The poor end up paying more

The Incredible Greed Of The Poor

Low income households are severely disadvantaged in the American economic system, which has shifted benefits to the richest one percent and large corporations at the expense of nearly everyone else.

Low income households per-roll for toilet paper and paper towels than middle income households, according to researchers from the University of Michigan who have published a new study.

The study shows that less affluent households are severely disadvantaged in the American economic system, which has shifted benefits to the richest one percent and large corporations at the expense of nearly everyone else.

“You know when you’ve got $20 to spend on groceries, and you need paper towels? So you head over to that aisle and, of course, it’s cheaper per-roll to to buy the huge bulk package. But you just don’t have $17 to drop on paper towels this week. That $20 needs to buy food, too,” eplains Kate Wells, reporter for Michigan Public Radio. “So you buy the 4-package roll, or if you’re really strapped, the single roll.”

That’s a common and costly cycle in which poor people get trapped.

University of Michigan professor Yesim Orhun and Ph.D. student Mike Palazzolo used data on more than 100,00o American households over seven years to track purchases of toilet paper, which has the great benefit of being non-perishable and steadily consumed (it’s hard to go without, but we also don’t use more just because we happen to have more in the house). That’s nearly 3 million toilet paper purchases.

When Orhun and Palazzolo compared households with similar consumption rates shopping at comparable stores they found that the poor were less likely than more affluent households to buy bigger packages, or to time their purchases to take advantage of sales. By failing to do so, they paid about 5.9 percent more per sheet of toilet paper — a little less than what they saved by buying cheaper brands in the first place (8.8 percent).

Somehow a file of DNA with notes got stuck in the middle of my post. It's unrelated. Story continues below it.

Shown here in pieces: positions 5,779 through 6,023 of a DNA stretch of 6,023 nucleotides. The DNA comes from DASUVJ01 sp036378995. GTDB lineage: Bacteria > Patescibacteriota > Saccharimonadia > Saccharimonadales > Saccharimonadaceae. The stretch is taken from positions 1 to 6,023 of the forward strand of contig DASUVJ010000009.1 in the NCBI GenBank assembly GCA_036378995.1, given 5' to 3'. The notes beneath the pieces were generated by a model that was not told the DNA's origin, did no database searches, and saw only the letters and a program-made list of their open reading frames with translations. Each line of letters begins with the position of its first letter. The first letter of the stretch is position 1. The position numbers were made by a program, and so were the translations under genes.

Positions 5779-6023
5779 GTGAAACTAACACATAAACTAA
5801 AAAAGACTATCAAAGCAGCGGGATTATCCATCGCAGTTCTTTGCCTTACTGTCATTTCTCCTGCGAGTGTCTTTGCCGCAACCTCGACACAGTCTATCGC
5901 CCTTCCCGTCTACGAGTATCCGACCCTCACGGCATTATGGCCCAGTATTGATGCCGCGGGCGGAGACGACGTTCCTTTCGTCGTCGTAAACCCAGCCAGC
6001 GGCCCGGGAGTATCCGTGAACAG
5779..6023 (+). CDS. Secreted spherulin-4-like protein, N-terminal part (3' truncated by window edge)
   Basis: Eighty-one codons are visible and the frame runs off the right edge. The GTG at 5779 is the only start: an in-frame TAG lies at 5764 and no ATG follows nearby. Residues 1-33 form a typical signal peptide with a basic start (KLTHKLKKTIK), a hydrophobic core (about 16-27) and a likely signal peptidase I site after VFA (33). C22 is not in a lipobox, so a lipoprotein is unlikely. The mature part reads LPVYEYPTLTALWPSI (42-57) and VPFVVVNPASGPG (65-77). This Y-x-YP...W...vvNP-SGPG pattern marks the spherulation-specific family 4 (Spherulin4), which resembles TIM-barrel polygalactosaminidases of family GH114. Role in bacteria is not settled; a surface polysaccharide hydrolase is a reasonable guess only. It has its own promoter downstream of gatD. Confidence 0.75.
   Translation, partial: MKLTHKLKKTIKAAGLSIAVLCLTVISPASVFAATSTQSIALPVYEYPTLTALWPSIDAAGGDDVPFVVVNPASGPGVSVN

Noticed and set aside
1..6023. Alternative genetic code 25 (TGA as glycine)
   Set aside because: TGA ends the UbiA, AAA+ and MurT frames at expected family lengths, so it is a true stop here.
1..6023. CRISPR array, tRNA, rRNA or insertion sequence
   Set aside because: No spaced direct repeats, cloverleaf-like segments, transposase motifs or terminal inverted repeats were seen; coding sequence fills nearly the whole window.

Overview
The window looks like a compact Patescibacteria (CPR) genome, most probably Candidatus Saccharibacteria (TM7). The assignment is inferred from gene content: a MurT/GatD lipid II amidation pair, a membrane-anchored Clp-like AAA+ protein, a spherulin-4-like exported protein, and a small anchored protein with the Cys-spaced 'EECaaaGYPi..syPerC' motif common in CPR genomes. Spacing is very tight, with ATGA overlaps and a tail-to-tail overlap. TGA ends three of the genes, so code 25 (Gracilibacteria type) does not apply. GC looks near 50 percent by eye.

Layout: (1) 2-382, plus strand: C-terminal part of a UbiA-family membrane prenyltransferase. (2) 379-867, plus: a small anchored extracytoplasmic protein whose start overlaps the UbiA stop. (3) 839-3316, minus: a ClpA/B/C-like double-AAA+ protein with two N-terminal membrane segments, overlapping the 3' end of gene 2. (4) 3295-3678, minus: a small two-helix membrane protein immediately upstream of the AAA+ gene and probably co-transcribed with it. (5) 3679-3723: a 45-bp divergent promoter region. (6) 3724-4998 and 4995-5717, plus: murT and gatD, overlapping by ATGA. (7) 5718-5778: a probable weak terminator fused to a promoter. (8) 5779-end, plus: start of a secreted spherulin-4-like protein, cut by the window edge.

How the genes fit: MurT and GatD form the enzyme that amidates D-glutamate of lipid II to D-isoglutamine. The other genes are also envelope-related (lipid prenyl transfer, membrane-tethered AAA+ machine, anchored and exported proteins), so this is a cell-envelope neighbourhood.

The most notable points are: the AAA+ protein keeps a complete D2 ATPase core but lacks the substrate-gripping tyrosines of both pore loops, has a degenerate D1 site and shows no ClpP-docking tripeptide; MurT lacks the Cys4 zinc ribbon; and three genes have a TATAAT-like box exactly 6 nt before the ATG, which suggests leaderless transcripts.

Perhaps this sounds like a subtle discovery about minor household goods but it supports a larger point about poverty: It’s expensive to be poor. Or, to state the same from another angle: Having more money gives people the luxury of paying less for things.

In the case of toilet paper, or any number of other storable goods like canned tomatoes, rice or paper towels, shoppers have to pay more up front to reap savings over time.

The poor often can’t afford to do that — to pay $24 for a 30-pack instead of $5 for a four-pack. Then, because they can’t stock up, they can’t afford to wait until the next sale comes around.

When the toilet paper runs out, they have to run to the store for another small quantity of it — whatever it costs in that moment. Because they can’t use one money-saving strategy, they can’t use the other, either.

“Say they save about $50 dollars a year because they buy cheaper products,” says Yesim Orhun, a professor at the Ross School of Business. “They actually could have saved an additional $25 dollars, if they also bought more often in bulk.”


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